Deciding to purchase the F model Chinooks from Boeing for $1.15 billion has not been easy for Canada. The deal involved nearly three years of discussion and negotiation, while Canadian forces, except those active in Afghanistan, prepared to start working with the new model of the heavy lift aircraft again after a long break.
In August, Defense Minister Peter MacKay announced the $1.15 billion contract with Boeing, including a 20-year in-service support for the aircraft, designated in Canada as the CH-147.
The first delivery is set for July 2013 and the last for 2014, and the deal is touted as one of the major elements of the ruling Conservative Party government's Canada First defense strategy.
Under that policy, Canada aims to re-equip the military for the future. Plans for reviving Canadian shipyards and resuming large-scale shipbuilding were announced earlier.
MacKay said, "This contract is key in ensuring the Canadian forces are a first-class, modern, flexible force capable of defending Canada and the Canadian interest for years to come."
Events this year proved that was far from empty rhetoric.
Canada received uninvited visitors in its waters from Russia and struggled to have its arctic sovereignty recognized by other nations that also see the region's potential as a major source of oil and gas and, as arctic ice melts, a strategic shipping route. Canadian armed forces responded by increasing their military presence in the region.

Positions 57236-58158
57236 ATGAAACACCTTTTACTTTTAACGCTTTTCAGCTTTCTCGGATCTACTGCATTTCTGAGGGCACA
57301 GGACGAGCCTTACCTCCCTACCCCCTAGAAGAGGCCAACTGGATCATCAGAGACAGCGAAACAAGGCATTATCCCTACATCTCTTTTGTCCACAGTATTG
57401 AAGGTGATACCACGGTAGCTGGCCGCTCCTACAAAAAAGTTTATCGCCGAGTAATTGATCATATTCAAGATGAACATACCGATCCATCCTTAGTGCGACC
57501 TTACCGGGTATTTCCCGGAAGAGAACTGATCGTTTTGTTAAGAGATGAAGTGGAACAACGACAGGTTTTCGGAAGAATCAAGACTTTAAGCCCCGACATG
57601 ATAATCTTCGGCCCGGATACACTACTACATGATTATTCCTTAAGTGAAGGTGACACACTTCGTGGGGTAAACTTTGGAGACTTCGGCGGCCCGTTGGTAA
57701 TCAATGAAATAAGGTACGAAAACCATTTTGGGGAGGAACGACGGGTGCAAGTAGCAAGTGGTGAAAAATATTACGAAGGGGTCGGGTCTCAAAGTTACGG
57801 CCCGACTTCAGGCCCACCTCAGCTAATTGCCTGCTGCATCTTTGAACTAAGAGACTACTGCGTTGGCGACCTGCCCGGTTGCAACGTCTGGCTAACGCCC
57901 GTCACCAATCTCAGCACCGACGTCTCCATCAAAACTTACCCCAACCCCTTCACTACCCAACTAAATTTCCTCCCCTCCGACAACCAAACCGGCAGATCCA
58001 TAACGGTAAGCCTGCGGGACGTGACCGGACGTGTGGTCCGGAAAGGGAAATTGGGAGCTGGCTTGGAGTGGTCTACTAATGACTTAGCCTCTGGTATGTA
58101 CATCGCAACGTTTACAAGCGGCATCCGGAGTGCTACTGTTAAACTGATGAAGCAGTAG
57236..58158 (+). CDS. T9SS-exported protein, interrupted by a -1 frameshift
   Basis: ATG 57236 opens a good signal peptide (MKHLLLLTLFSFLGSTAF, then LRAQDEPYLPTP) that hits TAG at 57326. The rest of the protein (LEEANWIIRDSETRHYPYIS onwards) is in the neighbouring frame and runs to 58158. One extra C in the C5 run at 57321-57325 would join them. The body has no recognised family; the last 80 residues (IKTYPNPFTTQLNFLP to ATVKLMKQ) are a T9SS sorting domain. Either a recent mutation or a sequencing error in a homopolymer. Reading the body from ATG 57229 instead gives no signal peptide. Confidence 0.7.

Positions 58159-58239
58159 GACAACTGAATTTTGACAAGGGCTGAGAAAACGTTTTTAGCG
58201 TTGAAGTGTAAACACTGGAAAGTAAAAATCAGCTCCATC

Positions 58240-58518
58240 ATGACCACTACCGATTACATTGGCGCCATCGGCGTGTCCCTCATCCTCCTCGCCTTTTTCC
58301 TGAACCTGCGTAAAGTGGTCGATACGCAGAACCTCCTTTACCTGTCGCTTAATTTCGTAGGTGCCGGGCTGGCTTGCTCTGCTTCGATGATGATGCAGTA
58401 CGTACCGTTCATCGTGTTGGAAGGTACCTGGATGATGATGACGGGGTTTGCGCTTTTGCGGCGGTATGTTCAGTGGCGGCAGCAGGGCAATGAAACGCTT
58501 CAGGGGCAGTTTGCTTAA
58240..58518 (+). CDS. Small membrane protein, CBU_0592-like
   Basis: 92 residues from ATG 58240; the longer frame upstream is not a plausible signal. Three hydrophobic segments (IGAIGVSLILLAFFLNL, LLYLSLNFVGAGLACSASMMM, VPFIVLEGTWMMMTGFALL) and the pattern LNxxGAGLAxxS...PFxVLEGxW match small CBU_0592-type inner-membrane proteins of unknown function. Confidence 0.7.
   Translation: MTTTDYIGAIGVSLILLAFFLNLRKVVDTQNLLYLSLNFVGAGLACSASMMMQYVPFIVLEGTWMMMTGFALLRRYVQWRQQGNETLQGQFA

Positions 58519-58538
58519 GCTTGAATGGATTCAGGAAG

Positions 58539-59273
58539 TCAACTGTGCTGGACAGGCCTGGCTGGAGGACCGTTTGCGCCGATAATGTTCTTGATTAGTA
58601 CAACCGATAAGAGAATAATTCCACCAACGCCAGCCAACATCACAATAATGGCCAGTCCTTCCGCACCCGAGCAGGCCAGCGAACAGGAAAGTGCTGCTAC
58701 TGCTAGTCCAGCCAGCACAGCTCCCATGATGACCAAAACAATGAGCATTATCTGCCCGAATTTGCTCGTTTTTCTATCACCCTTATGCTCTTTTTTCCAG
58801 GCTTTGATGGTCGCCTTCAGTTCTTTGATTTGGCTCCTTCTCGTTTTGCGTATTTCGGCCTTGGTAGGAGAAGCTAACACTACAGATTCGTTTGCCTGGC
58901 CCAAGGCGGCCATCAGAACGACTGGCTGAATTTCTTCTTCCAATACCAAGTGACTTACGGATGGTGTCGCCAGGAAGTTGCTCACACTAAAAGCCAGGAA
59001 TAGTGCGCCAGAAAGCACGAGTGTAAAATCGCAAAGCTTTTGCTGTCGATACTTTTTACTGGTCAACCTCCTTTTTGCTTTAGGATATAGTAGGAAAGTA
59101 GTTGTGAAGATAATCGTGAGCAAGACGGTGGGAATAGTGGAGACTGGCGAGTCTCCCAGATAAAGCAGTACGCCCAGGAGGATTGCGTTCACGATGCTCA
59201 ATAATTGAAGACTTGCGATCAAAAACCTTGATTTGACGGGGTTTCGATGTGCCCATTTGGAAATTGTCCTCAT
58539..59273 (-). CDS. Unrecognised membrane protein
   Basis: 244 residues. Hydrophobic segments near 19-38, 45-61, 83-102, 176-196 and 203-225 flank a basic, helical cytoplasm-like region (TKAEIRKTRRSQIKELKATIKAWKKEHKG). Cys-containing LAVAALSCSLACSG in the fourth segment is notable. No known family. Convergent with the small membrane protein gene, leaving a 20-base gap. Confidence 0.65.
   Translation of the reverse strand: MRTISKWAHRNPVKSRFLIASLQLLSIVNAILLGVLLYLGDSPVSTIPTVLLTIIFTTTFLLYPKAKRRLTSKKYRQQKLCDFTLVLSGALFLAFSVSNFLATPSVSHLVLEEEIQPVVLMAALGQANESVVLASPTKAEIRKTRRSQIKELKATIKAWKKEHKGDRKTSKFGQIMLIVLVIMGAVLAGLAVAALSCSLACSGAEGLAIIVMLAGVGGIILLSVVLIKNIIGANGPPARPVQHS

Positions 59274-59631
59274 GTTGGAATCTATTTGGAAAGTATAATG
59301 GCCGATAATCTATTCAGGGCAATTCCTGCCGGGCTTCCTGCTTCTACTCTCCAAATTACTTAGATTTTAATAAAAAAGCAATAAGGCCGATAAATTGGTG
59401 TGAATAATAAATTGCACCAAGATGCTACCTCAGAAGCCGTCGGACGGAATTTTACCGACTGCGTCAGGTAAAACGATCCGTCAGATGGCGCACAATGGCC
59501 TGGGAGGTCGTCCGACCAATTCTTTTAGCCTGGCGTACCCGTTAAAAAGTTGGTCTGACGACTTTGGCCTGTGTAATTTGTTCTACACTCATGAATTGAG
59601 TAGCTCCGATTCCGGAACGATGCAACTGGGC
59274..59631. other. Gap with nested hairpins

As it launched the "Canada First" defense strategy the government also increased defense spending and set out plans to increase levels of regular armed forces and reserves.
The purchase of up to 100 Leopard II tanks, C-130J and C-17 transport and strategic lift aircraft formed part of that strategy.
The Chinook helicopters, too, will be built to meet Canadian needs, including environmental conditions and extended-range fuel tanks. The Chinooks will be in addition to six used Chinook D model helicopters bought from the U.S. military last year and deployed in Afghanistan.
The return of the Chinooks to Canadian service was significant because, back in the 1990s, the military sold its Chinooks to the Netherlands as part of a cost-cutting exercise at that time.
The new realities recognized in the "Canada First" defense strategy mean Canada may cut back on other elements of the national budget but leave defense spending untouched, or even increase it further.
Canadian attitudes toward defense spending changed quickly after the arctic setbacks, and the fact that both the United States and the European Union ignored Canadian sovereignty claims on the arctic.
"Securing Canada's arctic region has become an increasingly important security objective of the Canadian government," the London-based International Institute for Strategic Studies said in its Strategic Survey, released this week.
"As arctic ice continues to melt, the possibility of an ice-free arctic, which would make the region accessible to shipping vessels, grows. This situation would make Canada's northern sea routes more vulnerable to security and environmental threats," said the IISS.
"Given the U.S. and EU policy positions, and Russia's continued aggressive pursuit of arctic territory, Canada will likely face significant policy obstacles in its effort to assert its sovereignty in the region," the IISS said.
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